How should I proceed if my rental has inadequate A/C?

UPDATED: Jul 21, 2011

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How should I proceed if my rental has inadequate A/C?

We have put in about 8 different work orders for the A/C and in this FL heat of 108 degree days. It makes a big difference. Every time they send out their “personal AC guy”, he says it is “working as hard as it can” and “he has it pushing out as much ‘cool’ air as possible”. Never once did he say it was in OK or decent condition nor has he done anything but stare and replace wires. On average the home stays about 88 to 90 degrees with all fans running and black out curtains. Mind you the AC is set on 76.

Asked on July 21, 2011 Florida


FreeAdvice Contributing Attorney / FreeAdvice Contributing Attorney

Answered 11 years ago | Contributor

You need to personally talk with the landlord about the situation about inadequate air conditioning and see what he can do about it personally. If the landlord cannot remedy the excessive heat after reasonable attempts, advise him or her you will call another repair person to see what can be done, pay the bill and then deduct the cost from your next month's rent check.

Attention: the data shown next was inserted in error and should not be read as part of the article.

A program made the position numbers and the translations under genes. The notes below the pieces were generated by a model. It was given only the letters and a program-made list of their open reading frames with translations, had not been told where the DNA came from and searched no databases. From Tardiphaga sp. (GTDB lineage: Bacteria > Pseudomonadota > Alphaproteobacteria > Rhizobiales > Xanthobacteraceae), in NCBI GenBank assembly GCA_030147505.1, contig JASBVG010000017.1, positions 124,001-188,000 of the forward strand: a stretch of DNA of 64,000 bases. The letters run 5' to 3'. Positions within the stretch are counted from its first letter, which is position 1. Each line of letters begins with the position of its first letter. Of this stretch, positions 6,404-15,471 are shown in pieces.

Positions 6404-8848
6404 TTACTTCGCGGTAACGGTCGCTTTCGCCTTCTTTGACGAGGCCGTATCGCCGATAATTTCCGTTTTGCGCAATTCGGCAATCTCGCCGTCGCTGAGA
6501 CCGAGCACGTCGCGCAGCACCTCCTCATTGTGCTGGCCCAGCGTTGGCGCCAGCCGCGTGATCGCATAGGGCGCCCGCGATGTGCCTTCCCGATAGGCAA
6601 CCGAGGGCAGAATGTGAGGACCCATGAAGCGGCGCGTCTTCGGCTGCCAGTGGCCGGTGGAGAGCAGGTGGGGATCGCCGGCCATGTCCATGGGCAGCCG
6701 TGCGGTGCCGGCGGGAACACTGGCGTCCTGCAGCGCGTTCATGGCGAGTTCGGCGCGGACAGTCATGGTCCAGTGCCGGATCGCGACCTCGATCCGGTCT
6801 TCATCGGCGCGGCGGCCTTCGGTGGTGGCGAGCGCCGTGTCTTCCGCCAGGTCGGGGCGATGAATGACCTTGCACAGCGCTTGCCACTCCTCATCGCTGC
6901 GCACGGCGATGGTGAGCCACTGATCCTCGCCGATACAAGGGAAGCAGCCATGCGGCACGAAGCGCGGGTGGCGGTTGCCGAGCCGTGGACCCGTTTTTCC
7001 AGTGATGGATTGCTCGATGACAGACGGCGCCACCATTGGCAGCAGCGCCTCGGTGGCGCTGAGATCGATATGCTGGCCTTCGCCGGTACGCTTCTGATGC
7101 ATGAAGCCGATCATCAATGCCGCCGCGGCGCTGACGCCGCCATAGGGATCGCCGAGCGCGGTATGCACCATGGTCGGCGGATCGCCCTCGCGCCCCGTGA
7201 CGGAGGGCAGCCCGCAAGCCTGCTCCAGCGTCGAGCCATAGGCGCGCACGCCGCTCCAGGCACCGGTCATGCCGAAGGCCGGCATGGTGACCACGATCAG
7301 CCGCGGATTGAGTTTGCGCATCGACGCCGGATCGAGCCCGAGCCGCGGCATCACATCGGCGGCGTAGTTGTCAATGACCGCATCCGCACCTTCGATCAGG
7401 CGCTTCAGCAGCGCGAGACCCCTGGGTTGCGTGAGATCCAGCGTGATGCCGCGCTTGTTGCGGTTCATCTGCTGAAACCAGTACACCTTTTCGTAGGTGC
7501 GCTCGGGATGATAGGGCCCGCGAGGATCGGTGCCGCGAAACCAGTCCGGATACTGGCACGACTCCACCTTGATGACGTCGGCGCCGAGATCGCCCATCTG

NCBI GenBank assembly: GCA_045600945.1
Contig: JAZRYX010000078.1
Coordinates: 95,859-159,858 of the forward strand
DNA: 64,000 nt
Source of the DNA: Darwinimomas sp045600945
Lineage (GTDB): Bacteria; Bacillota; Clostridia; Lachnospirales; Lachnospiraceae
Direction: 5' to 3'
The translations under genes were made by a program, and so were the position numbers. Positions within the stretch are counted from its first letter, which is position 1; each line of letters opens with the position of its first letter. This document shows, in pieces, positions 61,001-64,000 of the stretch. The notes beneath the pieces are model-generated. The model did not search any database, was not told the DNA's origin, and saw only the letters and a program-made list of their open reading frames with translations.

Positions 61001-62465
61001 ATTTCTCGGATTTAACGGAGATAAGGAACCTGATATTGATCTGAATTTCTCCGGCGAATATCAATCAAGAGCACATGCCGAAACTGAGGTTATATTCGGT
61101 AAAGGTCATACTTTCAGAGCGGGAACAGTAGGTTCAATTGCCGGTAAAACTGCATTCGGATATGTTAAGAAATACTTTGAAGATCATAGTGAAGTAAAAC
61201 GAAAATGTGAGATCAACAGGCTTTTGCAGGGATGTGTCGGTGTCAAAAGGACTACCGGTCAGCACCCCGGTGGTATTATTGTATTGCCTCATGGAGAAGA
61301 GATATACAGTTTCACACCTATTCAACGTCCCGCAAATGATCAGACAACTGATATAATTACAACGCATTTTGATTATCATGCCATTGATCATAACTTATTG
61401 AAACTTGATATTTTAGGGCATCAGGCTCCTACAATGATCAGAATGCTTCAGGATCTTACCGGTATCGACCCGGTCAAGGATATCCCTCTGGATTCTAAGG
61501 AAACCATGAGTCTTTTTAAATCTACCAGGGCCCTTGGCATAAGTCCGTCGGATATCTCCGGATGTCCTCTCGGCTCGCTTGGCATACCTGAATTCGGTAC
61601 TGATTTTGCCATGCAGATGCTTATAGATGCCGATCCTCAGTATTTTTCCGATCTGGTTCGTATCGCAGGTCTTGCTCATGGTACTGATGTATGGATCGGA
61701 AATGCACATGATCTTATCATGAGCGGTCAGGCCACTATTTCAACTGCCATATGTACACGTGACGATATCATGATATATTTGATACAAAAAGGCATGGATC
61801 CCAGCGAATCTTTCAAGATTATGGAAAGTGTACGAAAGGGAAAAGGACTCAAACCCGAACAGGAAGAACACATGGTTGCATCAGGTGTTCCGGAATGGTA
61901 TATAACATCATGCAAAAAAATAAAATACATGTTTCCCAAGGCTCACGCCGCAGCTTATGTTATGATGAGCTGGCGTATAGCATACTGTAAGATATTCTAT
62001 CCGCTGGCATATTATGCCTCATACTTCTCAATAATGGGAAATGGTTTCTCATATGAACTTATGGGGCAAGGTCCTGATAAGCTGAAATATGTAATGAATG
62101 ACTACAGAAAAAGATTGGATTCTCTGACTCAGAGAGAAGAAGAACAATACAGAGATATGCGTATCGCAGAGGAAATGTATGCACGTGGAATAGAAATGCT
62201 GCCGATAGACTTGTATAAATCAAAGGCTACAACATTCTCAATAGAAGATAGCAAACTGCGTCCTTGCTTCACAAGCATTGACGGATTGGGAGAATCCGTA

Keep a copy of the letter for future reference if need be.

Have you seen the completed work order by the repair person? What does it say? Is their enough "coolant" in the system?

If you have a local landlord/tenant grievance board, you might want to contact it as well about the situation.

IMPORTANT NOTICE: The Answer(s) provided above are for general information only. The attorney providing the answer was not serving as the attorney for the person submitting the question or in any attorney-client relationship with such person. Laws may vary from state to state, and sometimes change. Tiny variations in the facts, or a fact not set forth in a question, often can change a legal outcome or an attorney's conclusion. Although has verified the attorney was admitted to practice law in at least one jurisdiction, he or she may not be authorized to practice law in the jurisdiction referred to in the question, nor is he or she necessarily experienced in the area of the law involved. Unlike the information in the Answer(s) above, upon which you should NOT rely, for personal advice you can rely upon we suggest you retain an attorney to represent you.

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